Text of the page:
The Christian view of work

What we believe about work changes our behaviour

The Christian view of work

What do you think work is? A curse, an unwelcome burden? Something you do to put food on the table?

One of the tenants of wisdom I have gained in the recent years is this: what you believe is reflected in your behaviour. Belief and behaviour in other words are inextricably linked.  Change your belief and your behaviour will change 1.

What does the Bible say about work?

So let us look at how the Bible talks about work. How about this to start: –

And on the seventh day God finished his work that he had done, and he rested on the seventh day from all his work that he had done’. Genesis 2:2 [ESV]

Do you see that? ‘God …. worked’. Think about that for a moment [or a long while –it’s something to mediate about]. God worked at his creation.

Then read this and contemplate its implications:

The Lord God took the man and put him in the garden of Eden to work it and keep it’Genesis 2: 15 [ESV].

The Lord, not only does his work, but put work before us to do. Work was part of paradise 2.

This was before the fall

Now many Christ followers will know that this all takes place before the Fall. That is before sin entered the world and man was separated from God. What does that mean? I would suggest it means that work is fundamental to our being human and made in God’s image. Work is not, as our culture would have us believe, a burden to bear, a necessary evil to face off, or something to hopefully retire from. In fact [and when I say this is a fact, I am asking you to appropriate this as a truth], God’s good plan always included human beings working, or more specifically, living in the constant cycle of work and rest. 3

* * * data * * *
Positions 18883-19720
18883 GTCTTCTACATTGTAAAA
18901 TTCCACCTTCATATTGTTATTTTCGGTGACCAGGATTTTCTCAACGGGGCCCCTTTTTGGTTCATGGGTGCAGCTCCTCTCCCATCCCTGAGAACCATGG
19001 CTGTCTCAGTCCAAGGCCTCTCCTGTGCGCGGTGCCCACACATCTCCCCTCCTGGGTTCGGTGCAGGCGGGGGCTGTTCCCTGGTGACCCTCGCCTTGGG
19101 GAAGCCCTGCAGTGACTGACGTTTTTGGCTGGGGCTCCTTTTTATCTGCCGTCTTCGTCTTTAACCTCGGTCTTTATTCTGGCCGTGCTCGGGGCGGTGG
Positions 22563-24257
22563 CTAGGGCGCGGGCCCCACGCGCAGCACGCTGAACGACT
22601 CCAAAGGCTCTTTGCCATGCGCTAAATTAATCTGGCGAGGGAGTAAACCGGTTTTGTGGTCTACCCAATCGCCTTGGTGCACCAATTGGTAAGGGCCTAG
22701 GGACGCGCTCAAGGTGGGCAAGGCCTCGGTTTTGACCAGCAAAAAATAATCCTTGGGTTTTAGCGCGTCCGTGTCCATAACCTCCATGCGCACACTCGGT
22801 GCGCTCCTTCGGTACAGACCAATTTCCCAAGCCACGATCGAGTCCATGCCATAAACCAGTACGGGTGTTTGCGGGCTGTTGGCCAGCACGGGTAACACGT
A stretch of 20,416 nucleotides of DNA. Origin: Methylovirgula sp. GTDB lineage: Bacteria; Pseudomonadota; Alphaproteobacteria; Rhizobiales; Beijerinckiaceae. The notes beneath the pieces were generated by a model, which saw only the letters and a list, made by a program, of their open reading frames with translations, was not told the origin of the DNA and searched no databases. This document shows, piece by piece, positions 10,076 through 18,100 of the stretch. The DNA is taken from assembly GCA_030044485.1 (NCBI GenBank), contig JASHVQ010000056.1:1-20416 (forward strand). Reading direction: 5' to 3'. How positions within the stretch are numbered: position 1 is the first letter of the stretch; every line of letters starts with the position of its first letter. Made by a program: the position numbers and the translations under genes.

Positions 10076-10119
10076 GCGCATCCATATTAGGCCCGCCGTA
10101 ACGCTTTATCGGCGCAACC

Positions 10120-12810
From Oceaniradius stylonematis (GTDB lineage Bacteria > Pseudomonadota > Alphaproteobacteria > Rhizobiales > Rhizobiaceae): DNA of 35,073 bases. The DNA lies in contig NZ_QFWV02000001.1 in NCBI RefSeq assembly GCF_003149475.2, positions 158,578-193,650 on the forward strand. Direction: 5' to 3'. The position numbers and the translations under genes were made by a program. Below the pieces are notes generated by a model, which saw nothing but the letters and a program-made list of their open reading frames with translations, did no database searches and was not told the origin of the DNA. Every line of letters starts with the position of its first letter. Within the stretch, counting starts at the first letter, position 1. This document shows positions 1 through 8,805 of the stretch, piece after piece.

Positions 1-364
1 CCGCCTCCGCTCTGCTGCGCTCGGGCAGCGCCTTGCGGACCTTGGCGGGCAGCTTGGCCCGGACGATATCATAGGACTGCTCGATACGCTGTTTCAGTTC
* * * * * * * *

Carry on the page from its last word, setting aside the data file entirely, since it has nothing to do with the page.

Jesus said: “My Father is always at his work to this very day, and I too am working.”[John 5:17].

Work is food for the soul

If anyone reading this can’t find work, or has been without work, or has been retrenched you will know that we need work to truly live and grow. If you haven’t had to face these difficulties you still need to know in your deepest being that we are made to work- we need work emotionally, physically and spiritually.

  1. I will at some other time discuss this in more detail.
  2. Timothy Keller, Every Good Endeavour: connecting your work to God’s plan for the world,(Hodder& Stroughton, 2012). I am using the Kindle version. This quote is from page 36 of that version.
  3. Keller, page 37, quoting Ben Witherington, Work: A Kingdom Perspective on Labor(Eerdmans, 2011), page 2
13th Dec 2018